Vibraphonist Mike Dillon has a very good idea (which is much more than is needed to make a record these days). Dillon's idea is to make a kind of distorted around the edges, loud, vibes-based funk-rock. Perhaps the finest example on this, his début recording, is "Broc's Last Stand." It's the presence of the vibes that sets Dillon's idea apart from other more pedestrian funk-rock experiments, tracing a line that connects us back to, say, the Milt Jackson Quintet's April 1952 version of "Bags' Groove," with Lou Donaldson on alto sax. An extra ingredient on a handful of tracks ("Lunatic Express" and "Stupid Americans") is driving punk guitar.
Dillon is a good improviser too (check out "Harris County"), but it's above all this combination of sonic elementsvibes, sax, Milt Jackson-style funk, and punk guitarthat repeatedly pushes the listener's pleasure buttons on Battery Milk
: I'm thinking of "GoGo's Theme," the opening moments of "The Blame Game" and "Lopsided Melon Ball."
The record's impact is deflated by a couple of the supporting cast, however. First, the wonderfully named drummer GoGo Ray is a marvelous accompanist, propelling the music with brio; but he's a true hazard as a soloist, sounding like Led Zeppelin drummer John Bonham falling down a flight of stairs, struggling to slow his descent. (Actually, Bonham already
sounds like he's falling down the stairsrecall the solo toward the end of "Rock and Roll"so you see how serious GoGo Ray's problem is.)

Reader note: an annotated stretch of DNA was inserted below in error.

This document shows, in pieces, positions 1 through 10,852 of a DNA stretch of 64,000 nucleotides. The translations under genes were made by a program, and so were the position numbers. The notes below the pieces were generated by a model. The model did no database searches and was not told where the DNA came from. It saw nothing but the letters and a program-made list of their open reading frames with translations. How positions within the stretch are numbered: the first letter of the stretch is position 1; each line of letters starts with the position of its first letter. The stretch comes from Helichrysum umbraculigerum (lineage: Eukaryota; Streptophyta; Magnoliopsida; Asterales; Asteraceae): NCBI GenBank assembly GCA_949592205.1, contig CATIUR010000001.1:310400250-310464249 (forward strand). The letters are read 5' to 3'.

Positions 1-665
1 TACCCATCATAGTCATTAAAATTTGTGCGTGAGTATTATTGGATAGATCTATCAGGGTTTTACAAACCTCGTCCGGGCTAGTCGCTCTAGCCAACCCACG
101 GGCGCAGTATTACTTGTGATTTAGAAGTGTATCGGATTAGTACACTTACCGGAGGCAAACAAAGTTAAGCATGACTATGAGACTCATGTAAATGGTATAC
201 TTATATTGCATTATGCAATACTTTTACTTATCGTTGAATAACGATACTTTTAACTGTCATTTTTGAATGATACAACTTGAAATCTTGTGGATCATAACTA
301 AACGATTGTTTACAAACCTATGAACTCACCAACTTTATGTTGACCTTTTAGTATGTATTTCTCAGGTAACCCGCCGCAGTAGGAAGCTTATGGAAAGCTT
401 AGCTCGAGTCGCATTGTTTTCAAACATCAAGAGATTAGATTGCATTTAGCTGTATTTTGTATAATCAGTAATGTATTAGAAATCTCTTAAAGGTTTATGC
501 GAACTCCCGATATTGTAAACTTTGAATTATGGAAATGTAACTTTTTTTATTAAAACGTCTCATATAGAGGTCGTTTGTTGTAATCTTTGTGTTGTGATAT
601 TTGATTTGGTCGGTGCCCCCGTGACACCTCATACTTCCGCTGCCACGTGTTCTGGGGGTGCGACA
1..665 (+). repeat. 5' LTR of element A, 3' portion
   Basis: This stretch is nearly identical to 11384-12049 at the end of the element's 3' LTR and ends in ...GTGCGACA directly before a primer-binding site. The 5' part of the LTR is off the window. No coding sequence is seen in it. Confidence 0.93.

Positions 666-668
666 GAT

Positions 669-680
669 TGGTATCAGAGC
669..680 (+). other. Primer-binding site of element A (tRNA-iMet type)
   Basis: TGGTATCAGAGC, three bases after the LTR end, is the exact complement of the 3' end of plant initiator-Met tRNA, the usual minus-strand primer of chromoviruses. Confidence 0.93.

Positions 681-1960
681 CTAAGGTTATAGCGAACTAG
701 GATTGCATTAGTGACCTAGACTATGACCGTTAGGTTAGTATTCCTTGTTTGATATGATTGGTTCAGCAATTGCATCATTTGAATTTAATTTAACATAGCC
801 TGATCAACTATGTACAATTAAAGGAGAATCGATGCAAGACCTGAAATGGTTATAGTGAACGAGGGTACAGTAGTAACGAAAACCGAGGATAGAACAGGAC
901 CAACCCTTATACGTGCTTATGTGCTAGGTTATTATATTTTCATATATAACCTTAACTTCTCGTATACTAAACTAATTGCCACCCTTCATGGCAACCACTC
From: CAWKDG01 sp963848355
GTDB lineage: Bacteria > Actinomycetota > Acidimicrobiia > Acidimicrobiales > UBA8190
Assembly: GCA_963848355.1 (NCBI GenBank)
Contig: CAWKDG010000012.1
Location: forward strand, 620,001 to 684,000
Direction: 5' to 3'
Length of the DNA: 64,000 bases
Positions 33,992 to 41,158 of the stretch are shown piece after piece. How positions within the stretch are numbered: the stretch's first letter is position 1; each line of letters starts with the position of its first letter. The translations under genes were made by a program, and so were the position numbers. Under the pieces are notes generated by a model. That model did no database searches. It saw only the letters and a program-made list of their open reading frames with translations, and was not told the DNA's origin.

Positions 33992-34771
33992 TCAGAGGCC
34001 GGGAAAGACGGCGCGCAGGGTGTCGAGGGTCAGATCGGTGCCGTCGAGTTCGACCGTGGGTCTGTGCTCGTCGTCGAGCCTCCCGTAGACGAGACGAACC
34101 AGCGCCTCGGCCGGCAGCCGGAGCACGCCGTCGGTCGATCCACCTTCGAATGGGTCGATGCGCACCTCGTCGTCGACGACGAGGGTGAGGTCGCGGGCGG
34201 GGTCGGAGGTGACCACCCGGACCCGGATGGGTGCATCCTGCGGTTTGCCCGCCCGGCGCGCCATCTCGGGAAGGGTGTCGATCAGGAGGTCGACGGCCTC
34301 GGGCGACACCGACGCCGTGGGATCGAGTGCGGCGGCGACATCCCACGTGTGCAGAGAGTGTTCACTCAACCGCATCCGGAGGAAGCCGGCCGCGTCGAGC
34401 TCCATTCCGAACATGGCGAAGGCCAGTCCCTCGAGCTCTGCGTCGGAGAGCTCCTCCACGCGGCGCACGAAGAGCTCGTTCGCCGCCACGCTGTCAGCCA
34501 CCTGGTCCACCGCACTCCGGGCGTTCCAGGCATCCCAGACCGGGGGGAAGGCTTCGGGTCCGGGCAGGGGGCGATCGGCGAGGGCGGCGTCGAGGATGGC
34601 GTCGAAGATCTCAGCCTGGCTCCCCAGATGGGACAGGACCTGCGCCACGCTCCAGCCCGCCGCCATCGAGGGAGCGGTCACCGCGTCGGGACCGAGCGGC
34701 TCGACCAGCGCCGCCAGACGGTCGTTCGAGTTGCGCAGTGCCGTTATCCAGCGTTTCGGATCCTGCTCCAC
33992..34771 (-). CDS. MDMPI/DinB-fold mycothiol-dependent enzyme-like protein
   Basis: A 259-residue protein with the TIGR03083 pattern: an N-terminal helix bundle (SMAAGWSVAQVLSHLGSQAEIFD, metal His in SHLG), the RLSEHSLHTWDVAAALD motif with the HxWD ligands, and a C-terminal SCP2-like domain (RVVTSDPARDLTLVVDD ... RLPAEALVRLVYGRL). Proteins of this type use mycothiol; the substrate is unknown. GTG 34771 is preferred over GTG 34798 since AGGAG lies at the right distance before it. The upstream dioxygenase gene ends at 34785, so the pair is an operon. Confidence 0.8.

Vocalist J.J. "Jungle" Richards, meanwhile, growls and whines through a number of tracks, his singing some kind of melange of Tom Waits, George Clinton and Frank Zappa, which sounds promising enough. In the end, though, his singing is too thin to sustain the gravitas he tries to muster. So too when he changes tack and goes for a laconic Marvin Gaye sound on an otherwise solid reading of Aaron Neville's "Hercules."
Weird lyrics about sex ("The Voyeur," "Your Mother Was My Teacher") are fine; but the record is not well-served by monotone critiques of American chauvinism ("Stupid Americans") and George W. Bush ("Bad Man"). Sound samples of the president on the latter, in fact, sound eerily like Will Ferrell imitating George W. Bush; while the background chorus ("he's a bad man; he's a cruel man") is so simplistic you might almost think Dillon is parodying the president's detractors.Battery Milk
is a mixed success: one of those records that will have you pushing the skip button and the repeat button with about equal frequency. Quirky débuts are a good thing, though: stay tuned for Dillon's next move.